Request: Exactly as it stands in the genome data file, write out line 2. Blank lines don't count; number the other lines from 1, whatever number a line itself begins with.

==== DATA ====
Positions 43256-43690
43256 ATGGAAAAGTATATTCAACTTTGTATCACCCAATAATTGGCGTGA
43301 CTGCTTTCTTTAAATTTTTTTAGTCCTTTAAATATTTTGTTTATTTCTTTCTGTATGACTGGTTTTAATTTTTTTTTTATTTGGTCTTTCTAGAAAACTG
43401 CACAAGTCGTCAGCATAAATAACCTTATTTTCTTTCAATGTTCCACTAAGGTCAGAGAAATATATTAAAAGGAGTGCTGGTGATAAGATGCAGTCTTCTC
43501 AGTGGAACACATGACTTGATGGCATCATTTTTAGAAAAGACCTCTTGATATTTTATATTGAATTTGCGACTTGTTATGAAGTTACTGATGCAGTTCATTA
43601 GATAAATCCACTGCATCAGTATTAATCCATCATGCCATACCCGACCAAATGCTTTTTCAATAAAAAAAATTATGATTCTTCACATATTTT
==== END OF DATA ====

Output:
43256 ATGGAAAAGTATATTCAACTTTGTATCACCCAATAATTGGCGTGA